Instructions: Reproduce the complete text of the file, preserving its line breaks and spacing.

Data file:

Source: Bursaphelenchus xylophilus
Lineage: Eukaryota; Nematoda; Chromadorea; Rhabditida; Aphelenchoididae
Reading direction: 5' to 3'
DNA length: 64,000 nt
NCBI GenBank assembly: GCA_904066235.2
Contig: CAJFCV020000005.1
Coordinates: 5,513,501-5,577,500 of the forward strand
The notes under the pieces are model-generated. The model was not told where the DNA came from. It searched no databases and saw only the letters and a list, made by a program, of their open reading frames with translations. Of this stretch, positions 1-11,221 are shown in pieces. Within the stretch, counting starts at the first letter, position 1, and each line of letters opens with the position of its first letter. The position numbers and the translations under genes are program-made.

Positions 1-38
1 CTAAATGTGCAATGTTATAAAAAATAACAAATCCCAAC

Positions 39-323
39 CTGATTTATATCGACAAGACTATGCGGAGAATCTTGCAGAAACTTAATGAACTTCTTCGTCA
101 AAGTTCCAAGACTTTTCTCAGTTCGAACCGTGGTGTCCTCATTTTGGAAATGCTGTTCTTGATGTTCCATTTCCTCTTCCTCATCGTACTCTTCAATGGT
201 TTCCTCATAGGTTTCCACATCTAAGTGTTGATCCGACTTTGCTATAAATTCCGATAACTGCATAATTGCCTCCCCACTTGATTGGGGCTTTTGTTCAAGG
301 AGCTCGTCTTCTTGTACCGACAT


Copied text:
Source: Bursaphelenchus xylophilus
Lineage: Eukaryota; Nematoda; Chromadorea; Rhabditida; Aphelenchoididae
Reading direction: 5' to 3'
DNA length: 64,000 nt
NCBI GenBank assembly: GCA_904066235.2
Contig: CAJFCV020000005.1
Coordinates: 5,513,501-5,577,500 of the forward strand
The notes under the pieces are model-generated. The model was not told where the DNA came from. It searched no databases and saw only the letters and a list, made by a program, of their open reading frames with translations. Of this stretch, positions 1-11,221 are shown in pieces. Within the stretch, counting starts at the first letter, position 1, and each line of letters opens with the position of its first letter. The position numbers and the translations under genes are program-made.

Positions 1-38
1 CTAAATGTGCAATGTTATAAAAAATAACAAATCCCAAC

Positions 39-323
39 CTGATTTATATCGACAAGACTATGCGGAGAATCTTGCAGAAACTTAATGAACTTCTTCGTCA
101 AAGTTCCAAGACTTTTCTCAGTTCGAACCGTGGTGTCCTCATTTTGGAAATGCTGTTCTTGATGTTCCATTTCCTCTTCCTCATCGTACTCTTCAATGGT
201 TTCCTCATAGGTTTCCACATCTAAGTGTTGATCCGACTTTGCTATAAATTCCGATAACTGCATAATTGCCTCCCCACTTGATTGGGGCTTTTGTTCAAGG
301 AGCTCGTCTTCTTGTACCGACAT